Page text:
Photo: Cassandra Hannagan/WireImage.com
Chet Faker On 'Built On Glass' & His Breakthrough Year
After releasing his highly acclaimed debut Built On Glass in 2014, Australia’s Chet Faker is hitting the ground running in 2015 with several high-profile appearances, including Coachella, Lollapalooza, and three sold-out nights at New York’s Terminal 5.
Faker’s breakthrough year culminated at his native land’s ARIA Awards, where he won five out of nine categories he was nominated for, including Best Male Artist and Producer of the Year. To go from an unknown artist, just “some dude from Melbourne,” as he puts it, to an international emerging artist playing festivals and sold-out shows has been a big transition.
GRAMMY.com sat down with Nicholas James Murphy, better known to music fans as Chet Faker, to talk about transitioning from the studio to live performances, how his writing style has changed, and what’s on deck for his next record.
At an event like the ARIA Awards, what is it like to be around so many creative people?
A lot of people on the outside might think it’s cool, all this BS glamour kind of stuff. I think the best part is meeting peers who you respect and having to meet people and actually change your perception from someone you would consider maybe an idol to a friend and texting him. I think that’s one of the best parts of the whole job.
Are there artists you look to or have gotten advice from on how to make the transition from studio act to live show?
One of the first tours where I supported someone I really respected was Simon Green, aka Bonobo, who’s an amazing producer who’s been doing stuff since before I even knew what music was. Bonobo is a perfect example because his music is production based and he somehow brings strings and brass on stage. But it was kind of hard because by the time I met Simon, I’d kind of figured it out anyway. Not all of it, but I’d done the hard work. When I first started out I had no one to talk to because unlike say, Portishead – they had international demand, I just had a little bit of local buzz and I had to work out how to turn these computer recordings into a live show. So I borrowed my friend’s basement and locked ourselves in there for like six hours a day. But I wish I’d known someone to look to. That’s why Portishead is so great; they’re one of the few bands that have actually done that. There aren’t a lot of bands that can take that exact sound that’s so highly produced and do it live and still have a good live show.
Is there one piece of advice you’ve gotten thus far that stands out?
The best piece of advice I got at the very beginning is from my brother, who said, “All you have to do is make sure you keep making music.” And it’s actually that simple. It doesn’t matter, I could be the worst at everything else, but as long as I keep making music at the end of the day that’s what I do.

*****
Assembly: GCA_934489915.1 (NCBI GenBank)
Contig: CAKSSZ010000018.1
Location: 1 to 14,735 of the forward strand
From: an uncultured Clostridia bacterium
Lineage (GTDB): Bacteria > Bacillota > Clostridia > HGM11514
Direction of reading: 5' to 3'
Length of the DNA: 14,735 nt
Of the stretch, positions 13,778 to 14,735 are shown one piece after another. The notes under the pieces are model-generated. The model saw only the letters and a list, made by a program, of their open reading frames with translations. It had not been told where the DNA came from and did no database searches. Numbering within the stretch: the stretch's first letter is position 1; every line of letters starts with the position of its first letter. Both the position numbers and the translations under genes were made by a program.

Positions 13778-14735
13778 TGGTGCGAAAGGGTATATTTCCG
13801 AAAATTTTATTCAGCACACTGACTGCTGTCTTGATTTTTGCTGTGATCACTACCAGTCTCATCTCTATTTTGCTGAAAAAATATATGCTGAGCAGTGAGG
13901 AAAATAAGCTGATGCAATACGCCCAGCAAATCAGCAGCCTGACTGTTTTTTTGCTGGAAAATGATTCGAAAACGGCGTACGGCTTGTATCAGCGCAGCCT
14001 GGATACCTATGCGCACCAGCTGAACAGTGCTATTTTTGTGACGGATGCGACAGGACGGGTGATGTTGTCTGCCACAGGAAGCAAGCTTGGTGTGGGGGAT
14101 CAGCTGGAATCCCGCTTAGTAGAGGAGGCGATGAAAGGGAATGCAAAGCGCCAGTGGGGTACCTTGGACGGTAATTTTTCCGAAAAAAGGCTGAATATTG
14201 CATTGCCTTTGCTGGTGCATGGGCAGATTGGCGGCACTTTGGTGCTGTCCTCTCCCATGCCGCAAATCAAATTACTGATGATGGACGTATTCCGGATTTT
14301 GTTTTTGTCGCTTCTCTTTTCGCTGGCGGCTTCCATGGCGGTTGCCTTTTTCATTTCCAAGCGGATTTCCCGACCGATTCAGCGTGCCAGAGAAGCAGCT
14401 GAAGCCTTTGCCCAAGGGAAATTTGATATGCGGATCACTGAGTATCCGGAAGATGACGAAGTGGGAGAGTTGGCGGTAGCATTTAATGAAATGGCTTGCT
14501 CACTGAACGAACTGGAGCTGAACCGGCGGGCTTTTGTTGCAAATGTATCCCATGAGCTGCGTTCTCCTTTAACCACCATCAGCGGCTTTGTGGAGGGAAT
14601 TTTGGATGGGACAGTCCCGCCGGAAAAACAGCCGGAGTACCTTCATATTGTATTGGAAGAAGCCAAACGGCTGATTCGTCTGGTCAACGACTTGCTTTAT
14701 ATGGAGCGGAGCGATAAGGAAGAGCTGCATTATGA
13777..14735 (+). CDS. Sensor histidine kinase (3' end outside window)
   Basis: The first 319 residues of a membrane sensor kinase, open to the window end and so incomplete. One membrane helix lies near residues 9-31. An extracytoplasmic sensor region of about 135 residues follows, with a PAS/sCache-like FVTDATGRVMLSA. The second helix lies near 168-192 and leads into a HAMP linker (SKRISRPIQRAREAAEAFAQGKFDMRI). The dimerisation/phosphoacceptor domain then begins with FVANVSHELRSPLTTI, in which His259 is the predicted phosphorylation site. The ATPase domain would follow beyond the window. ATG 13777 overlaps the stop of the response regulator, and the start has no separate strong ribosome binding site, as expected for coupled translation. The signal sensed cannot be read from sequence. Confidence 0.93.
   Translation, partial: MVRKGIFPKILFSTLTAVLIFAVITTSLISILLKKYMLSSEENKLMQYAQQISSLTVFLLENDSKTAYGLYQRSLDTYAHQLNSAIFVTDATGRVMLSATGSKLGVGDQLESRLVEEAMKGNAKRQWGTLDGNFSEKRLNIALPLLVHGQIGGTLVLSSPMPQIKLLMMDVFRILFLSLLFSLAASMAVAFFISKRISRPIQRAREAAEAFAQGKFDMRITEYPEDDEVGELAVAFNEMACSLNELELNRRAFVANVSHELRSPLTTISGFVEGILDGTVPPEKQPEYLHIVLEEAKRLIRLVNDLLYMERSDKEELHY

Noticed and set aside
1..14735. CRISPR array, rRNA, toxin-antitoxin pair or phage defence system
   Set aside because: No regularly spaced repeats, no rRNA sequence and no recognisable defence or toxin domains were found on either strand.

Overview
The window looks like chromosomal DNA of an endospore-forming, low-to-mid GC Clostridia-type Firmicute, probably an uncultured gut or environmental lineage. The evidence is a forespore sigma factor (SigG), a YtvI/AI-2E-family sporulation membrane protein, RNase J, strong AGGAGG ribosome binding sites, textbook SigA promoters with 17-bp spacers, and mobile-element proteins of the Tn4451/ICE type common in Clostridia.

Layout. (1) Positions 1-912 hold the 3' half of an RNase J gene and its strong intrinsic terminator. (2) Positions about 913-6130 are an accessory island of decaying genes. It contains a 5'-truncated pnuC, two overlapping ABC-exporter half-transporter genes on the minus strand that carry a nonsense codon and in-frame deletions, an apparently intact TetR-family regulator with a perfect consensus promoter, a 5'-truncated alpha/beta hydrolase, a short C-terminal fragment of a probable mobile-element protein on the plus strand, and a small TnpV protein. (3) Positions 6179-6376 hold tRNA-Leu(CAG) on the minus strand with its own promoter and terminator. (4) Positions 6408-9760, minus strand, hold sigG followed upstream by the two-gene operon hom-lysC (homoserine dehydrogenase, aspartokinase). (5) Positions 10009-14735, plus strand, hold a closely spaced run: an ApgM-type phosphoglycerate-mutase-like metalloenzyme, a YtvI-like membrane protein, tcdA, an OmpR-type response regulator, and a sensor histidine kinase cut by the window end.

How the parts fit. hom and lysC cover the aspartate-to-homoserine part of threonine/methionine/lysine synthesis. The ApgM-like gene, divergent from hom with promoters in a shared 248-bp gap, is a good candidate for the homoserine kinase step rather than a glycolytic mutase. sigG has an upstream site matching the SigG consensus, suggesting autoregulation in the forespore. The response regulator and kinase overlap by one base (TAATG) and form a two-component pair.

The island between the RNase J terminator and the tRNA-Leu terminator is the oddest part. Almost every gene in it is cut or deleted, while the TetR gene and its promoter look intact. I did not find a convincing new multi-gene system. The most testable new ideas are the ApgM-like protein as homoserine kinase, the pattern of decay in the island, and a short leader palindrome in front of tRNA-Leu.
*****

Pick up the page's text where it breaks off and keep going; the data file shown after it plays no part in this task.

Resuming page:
Going back to Portishead they became this great raw live band, very visceral. How did your sound change going from the studio to the stage?
Initially I thought of it as being exactly like the record and then once I actually worked at it I realized it had to change because it’s contextual. That album is designed to be listened to, not experienced live. So I had to take aspects of that and then bring out aspects to the forefront, which lucky enough works. But now it’s gotten to the point where my live show is changing every month or second month. If I can get bored then a crowd will definitely get bored. So I’ve been changing it heaps, sometimes I play solo, sometimes it’s with a band, sometimes the set list will be all pure acoustic, sometimes jazzy influence, sometimes it will be a big festival kind of vibe.
Talk about the process of writing and recording Built On Glass.
I sometimes think that the songwriting is not the be-all-end-all, the production is just as important, they need to live coherently. So the way I worked is I had my own studio space so I could be there all the time without being charged too much money. And that means whenever I got in the zone or that magic came I could use it for both the production and the songwriting at once cause sometimes you can write a beautiful song and then the magic is missing when you produce it. And you’re like, “Man, that was such a good song, why doesn’t it work in the recording?” So it’s like I was trying to do both at once, maximize the potential of that moment.
Have you been surprised by the response?
I was 24 when I started writing this, 26 now, just some dude from Melbourne, it’s not even the capital of Australia. Now I’m playing some arenas in Turkey and completely random stuff. It’s crazy stuff, man.
After playing 120 shows this year you obviously learn so much. Talk about the sonic and lyrical changes you’re looking to apply in the future.
My entire approach to songwriting has drastically changed. I don’t like working in studios that aren’t mine, I like my own space to record. So that means I have a lyric book and I’m writing song structures in my head. And obviously human performance is becoming a huge aspect of that because it’s like almost all I do. So yeah there are songs from the album that sound way better live with live drums rather than computer-generated drums. And some of them sound much worse, it depends. For a few months afterwards I was like, “Let’s tour.” And now I want to write the next album, I’ve been itching to record.
How will your next record differ from your debut?
I’d never written an album before and that first album I dug so deep, you just give it almost everything and it’s maybe not an enjoyable process because you’re trying to put so much into it that you just zap yourself. I’m looking forward to this next record, switching the thinker off a little bit more and letting my soul do the music. But I think a huge aspect moving forward for me is human performance and human flaws, just letting the computer do less and less.